Some fourth graders play with action figures, some trade baseball cards, and some writePHP script. Alex Kern was one of those fourth graders.
Alex Kern is originally from West Los Angeles, and taught himself to code at an extremely early age. His scope of interests then widened to include robotics, jet propulsion, startups and, of course, hackathons. From startups to space tech, Alex is clearly eager to learn.
I first met Alex when he was touring the Twilio offices with fellow coder, Eva Zheng. Alex was fresh off the Hack for Change hackathon and a few weeks away from starting college at UC Berkeley. We talked about all things from his first line of code, to NASA’s Mars Science Lab to his team’s Twilio-powered app, Blastee.
What is your background in coding and when did you start?
I started programming at 9, when I taught myself PHP from a book that I found in a book store. From there, I learned C, then Java, then Ruby. I did my own little pet projects until I joined my high school’s FIRST robotics team in 8th grade as the lead web developer and robot programmer. I accepted my first job at an LA-based web startup in my sophomore year. That same year, I was offered an internship at NASA’s Jet Propulsion Laboratory to work on the Mars Science Laboratory, better known as Curiosity. I helped test the rover’s motor control system, verifying that it met the long list of specifications. The following summer, I returned to JPL in a different division, where I developed a novel big data storage and backup solution for JPL.
Where are you a student? Do you work for a startup? (Obviously, the two are not mutually exclusive)
I’m going to be attending UC Berkeley as a freshman in a couple days. I currently do not work for a startup, and I’m trying to focus on open source work for my freshman year of school.
What has been your favorite hackathon you’ve attended this year?
I’ve only attended one, so Hack for Change!
At Hack for Change, you created an app called Blastee. What is Blastee and how does it work?
Blastee helps anyone in an emergency to alert and get help from pre-selected contacts with the touch of a big red HELP button. Each of your contacts will then be notified of your location and need. Once they agree to help you, Blastee will instantly connect you with that person, and even text them your location.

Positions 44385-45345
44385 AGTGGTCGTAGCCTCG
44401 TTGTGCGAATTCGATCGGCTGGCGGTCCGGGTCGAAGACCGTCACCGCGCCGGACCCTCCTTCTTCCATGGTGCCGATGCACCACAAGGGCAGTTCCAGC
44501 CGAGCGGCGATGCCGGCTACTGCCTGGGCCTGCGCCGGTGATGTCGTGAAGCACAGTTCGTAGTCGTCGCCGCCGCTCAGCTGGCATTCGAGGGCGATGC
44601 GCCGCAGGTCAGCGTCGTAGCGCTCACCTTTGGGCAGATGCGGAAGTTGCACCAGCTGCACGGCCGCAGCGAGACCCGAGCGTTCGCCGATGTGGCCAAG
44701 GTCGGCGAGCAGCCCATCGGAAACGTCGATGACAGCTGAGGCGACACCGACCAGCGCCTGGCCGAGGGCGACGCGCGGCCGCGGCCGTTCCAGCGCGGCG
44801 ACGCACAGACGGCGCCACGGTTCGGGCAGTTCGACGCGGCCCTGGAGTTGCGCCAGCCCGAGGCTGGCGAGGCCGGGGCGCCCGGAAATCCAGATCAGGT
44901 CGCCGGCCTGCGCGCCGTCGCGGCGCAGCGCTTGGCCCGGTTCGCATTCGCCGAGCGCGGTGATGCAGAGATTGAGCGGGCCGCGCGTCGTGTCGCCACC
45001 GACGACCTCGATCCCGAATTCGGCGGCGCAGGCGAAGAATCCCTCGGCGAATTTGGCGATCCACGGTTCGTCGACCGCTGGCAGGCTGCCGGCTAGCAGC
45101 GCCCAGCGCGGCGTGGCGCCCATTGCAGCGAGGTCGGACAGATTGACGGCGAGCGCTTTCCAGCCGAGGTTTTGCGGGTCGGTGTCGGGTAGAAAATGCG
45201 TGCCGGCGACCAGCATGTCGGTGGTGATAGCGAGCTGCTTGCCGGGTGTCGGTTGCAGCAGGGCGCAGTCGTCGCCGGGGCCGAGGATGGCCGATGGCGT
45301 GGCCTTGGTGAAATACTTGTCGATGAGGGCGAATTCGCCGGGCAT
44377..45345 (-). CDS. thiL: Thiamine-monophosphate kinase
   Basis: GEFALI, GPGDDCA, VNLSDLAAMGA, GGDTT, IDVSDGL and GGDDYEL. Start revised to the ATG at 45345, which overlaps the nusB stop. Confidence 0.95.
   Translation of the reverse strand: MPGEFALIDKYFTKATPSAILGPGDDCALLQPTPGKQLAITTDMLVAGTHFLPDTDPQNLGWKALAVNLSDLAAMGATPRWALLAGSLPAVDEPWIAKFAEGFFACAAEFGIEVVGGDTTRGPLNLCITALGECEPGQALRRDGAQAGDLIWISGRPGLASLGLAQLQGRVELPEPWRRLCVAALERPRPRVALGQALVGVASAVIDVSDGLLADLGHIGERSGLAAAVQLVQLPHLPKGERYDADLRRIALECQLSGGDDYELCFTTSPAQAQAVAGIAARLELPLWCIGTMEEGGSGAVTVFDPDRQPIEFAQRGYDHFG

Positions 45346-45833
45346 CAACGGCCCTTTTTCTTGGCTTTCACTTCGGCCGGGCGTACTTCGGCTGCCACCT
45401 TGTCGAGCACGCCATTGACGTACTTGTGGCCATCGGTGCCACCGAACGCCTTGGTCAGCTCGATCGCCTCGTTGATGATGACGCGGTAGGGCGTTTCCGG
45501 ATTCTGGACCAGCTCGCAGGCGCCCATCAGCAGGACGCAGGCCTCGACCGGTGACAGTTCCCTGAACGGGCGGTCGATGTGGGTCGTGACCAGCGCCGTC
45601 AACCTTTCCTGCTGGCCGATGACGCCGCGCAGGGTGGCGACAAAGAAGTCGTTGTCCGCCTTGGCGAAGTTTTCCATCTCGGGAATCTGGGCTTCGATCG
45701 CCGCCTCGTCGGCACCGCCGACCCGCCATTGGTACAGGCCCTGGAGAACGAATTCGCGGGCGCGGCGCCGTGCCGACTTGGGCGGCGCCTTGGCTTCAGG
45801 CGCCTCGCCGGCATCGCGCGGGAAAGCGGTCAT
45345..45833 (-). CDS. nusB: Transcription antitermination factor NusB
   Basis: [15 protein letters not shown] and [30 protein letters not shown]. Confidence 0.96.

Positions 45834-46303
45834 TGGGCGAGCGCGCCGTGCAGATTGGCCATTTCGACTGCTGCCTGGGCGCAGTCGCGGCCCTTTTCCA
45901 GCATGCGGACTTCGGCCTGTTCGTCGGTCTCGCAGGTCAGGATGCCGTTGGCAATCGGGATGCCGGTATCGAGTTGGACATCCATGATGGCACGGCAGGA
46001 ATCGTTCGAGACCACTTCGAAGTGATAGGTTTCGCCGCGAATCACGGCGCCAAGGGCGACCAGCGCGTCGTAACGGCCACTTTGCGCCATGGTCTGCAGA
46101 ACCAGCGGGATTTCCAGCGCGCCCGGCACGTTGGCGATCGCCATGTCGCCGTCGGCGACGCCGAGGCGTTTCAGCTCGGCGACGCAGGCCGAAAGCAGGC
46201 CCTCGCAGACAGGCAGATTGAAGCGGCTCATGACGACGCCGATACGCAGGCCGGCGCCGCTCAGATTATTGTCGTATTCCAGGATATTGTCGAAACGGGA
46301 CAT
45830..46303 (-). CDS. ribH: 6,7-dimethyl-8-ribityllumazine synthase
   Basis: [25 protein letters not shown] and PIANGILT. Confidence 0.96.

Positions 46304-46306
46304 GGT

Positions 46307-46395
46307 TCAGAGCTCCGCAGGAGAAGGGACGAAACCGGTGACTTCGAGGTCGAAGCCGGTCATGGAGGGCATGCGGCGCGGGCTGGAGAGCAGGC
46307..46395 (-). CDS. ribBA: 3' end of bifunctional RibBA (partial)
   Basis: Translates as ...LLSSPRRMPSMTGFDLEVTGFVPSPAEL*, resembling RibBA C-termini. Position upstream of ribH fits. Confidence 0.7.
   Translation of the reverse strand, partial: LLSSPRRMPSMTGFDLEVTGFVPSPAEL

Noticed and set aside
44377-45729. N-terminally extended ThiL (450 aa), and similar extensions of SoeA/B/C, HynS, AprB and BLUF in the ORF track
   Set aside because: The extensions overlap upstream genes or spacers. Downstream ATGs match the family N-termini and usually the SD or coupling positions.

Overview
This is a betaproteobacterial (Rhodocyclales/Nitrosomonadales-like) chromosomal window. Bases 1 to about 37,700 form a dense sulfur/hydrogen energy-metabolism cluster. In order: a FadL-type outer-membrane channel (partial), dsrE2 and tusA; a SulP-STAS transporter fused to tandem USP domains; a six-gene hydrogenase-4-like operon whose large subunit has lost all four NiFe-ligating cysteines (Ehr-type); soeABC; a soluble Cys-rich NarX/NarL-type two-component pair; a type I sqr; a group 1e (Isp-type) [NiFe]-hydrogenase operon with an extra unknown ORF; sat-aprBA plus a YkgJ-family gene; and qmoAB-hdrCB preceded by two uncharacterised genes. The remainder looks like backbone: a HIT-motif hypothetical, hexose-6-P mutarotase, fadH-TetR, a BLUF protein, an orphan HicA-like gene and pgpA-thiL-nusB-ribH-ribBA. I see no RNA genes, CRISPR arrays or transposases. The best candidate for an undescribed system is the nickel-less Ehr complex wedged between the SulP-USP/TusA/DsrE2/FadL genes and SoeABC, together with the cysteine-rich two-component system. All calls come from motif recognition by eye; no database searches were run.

So, the app calls all your contacts to increase the likelihood someone can help you, and has that person who can help confirm their responsibility as well?
Yes, exactly. Once you click the big red HELP button, Twilio will call each of your emergency contacts simultaneously, and the first one that accepts your request will instantly be connected with you. This means that the time you would have taken to call each one individually is shrunk down to the same time required to call only one.
Why did you include this additional step of pressing a number to accept responsibility, as opposed to just calling all contacts and including a location via SMS?
We included that additional step so that the emergency contact can hear the most important information (the caller’s name and location) immediately. It also prevents people from being connected to an emergency contact’s voicemail. In the future, there may be a setting so that the user can opt out of this additional step. We used TwiML to script the calling and texting process.
What’s the backstory of your project?
Blastee was inspired by a similar idea called Dependable Ride from members of my robotics team. Their names are Raj Vir, George Qiao, Cole Hackbarth, Ronit Kumar, Udit Manocha, and Eileen Kahn.
My team came to Hack for Change without a clue about what we were going to build. We began brainstorming, thinking of serious issues in today’s society, and came up with the idea of doing something about drunk driving. We realized that most people don’t have a particularly easy way to contact their close friends and family if they’re in need of help, and the idea behind Blastee appeared to be a perfect solution.
What other technologies are you using to build/support it?
We’re using Ruby on Rails, Heroku, and Google Map’s geolocation API to run the service.
How did you get started developing with Twilio?
This was actually my first time using Twilio. Eva Zheng, one of my other team members, had previously used it at a hackathon and implemented most of the Twilio-related code. I have to say, I was absolutely blown away by the API.
How was the experience of integrating Twilio with your chosen tools and technologies?
It was unbelievably easy. We did most of the initial development on a temporary Sinatra application, and moved it over to Rails about mid-way through the hackathon. We didn’t have to change any of the Twilio code in the process. However, making the transition dead-simple.
What are your future plans for the product?
We’re not sure yet, but we may create a native mobile application. We’ve also been considering adding a subscription fee.